## Golygon

A Plane path on a set of equally spaced Lattice Points, starting at the Origin, where the first step is one unit to the north or south, the second step is two units to the east or west, the third is three units to the north or south, etc., and continuing until the Origin is again reached. No crossing or backtracking is allowed. The simplest golygon is (0, 0), (0, 1), (2, 1), (2, ), (, ), (, ), (, ), (, 0), (0, 0).

A golygon can be formed if there exists an Even Integer such that

 (1) (2)

(Vardi 1991). Gardner proved that all golygons are of the form . The number of golygons of length (Even), with each initial direction counted separately, is the Product of the Coefficient of in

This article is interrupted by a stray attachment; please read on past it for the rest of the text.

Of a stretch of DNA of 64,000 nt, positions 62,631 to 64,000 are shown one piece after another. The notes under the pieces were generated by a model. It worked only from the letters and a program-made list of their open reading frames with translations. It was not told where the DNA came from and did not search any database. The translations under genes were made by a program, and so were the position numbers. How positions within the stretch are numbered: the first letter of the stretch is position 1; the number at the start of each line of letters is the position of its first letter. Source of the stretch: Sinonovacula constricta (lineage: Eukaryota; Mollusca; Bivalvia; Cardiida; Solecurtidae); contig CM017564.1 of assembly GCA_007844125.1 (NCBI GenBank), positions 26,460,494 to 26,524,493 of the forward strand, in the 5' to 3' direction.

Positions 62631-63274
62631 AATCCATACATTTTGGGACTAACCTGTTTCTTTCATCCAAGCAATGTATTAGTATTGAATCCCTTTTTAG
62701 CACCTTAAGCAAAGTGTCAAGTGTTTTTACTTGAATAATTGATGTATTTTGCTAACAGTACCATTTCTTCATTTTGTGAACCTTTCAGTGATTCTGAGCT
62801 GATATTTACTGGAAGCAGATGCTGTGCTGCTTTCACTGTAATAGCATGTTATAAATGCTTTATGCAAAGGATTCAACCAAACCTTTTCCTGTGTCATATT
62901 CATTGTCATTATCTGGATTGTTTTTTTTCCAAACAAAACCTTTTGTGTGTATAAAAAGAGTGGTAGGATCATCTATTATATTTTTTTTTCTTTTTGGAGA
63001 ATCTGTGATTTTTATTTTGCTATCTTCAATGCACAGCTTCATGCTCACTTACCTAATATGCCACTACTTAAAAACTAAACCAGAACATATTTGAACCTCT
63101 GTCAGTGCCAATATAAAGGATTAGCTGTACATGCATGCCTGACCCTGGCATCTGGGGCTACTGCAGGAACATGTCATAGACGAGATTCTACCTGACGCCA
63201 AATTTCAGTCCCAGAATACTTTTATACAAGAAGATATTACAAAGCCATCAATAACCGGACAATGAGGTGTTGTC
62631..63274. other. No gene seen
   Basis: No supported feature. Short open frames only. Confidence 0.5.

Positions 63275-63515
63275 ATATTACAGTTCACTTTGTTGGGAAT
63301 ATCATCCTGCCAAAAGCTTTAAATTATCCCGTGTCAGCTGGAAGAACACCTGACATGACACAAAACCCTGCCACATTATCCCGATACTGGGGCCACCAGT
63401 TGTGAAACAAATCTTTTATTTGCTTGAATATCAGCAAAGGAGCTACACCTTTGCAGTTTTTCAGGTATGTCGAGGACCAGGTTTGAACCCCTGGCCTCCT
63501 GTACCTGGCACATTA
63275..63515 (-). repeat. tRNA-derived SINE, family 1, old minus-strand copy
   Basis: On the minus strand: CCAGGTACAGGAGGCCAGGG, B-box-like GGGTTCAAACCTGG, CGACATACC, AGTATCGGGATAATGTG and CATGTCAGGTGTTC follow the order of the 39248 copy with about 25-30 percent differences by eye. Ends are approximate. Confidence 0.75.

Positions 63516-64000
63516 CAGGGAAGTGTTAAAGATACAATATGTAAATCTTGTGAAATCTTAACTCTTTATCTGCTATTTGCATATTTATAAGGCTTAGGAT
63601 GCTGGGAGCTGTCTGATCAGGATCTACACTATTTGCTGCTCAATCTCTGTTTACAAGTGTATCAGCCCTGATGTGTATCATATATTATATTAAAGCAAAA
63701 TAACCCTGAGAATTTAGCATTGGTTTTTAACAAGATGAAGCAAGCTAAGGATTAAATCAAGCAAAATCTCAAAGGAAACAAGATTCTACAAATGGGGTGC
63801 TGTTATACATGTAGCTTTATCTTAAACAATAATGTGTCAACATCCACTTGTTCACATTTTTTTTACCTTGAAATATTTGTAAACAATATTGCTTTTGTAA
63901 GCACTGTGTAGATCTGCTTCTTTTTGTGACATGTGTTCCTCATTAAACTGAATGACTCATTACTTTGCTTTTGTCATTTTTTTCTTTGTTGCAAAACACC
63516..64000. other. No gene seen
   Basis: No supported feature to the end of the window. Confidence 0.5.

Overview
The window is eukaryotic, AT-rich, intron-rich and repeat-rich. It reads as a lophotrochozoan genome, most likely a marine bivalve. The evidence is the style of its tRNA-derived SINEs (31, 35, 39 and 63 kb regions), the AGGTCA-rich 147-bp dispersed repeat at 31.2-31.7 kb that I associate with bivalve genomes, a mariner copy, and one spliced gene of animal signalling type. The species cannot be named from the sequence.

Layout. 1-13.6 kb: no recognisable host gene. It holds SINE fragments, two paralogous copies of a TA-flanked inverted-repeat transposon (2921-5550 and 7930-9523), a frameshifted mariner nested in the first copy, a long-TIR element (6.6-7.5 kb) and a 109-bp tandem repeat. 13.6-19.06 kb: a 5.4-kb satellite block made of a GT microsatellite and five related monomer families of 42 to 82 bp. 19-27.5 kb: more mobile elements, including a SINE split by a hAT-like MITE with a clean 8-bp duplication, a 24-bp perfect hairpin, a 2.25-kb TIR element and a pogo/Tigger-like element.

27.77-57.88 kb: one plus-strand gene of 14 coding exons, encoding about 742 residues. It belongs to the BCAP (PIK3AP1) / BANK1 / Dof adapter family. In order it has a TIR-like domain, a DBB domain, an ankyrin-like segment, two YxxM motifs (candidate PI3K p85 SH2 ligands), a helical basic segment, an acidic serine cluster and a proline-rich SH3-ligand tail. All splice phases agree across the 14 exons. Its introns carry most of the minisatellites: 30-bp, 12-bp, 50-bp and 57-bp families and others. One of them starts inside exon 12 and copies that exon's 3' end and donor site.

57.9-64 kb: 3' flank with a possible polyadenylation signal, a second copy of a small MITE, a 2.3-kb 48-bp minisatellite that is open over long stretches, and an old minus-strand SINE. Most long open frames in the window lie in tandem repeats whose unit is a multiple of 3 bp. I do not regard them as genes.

(3)

with the Coefficient of in
 (4)

The number of golygons of length for the first few are 4, 112, 8432, 909288, ... (Sloane's A006718) and is asymptotic to
 (5)

(Sallows et al. 1991, Vardi 1991).

References

Dudeney, A. K. An Odd Journey Along Even Roads Leads to Home in Golygon City.'' Sci. Amer. 263, 118-121, July 1990.

Sallows, L. C. F. New Pathways in Serial Isogons.'' Math. Intell. 14, 55-67, 1992.

Sallows, L.; Gardner, M.; Guy, R. K.; and Knuth, D. Serial Isogons of 90 Degrees.'' Math Mag. 64, 315-324, 1991.

Sloane, N. J. A. Sequence A006718/M3707 in An On-Line Version of the Encyclopedia of Integer Sequences.'' http://www.research.att.com/~njas/sequences/eisonline.html and Sloane, N. J. A. and Plouffe, S. The Encyclopedia of Integer Sequences. San Diego: Academic Press, 1995.

Vardi, I. American Science.'' §5.3 in Computational Recreations in Mathematica. Redwood City, CA: Addison-Wesley, pp. 90-96, 1991.

© 1996-9 Eric W. Weisstein
1999-05-25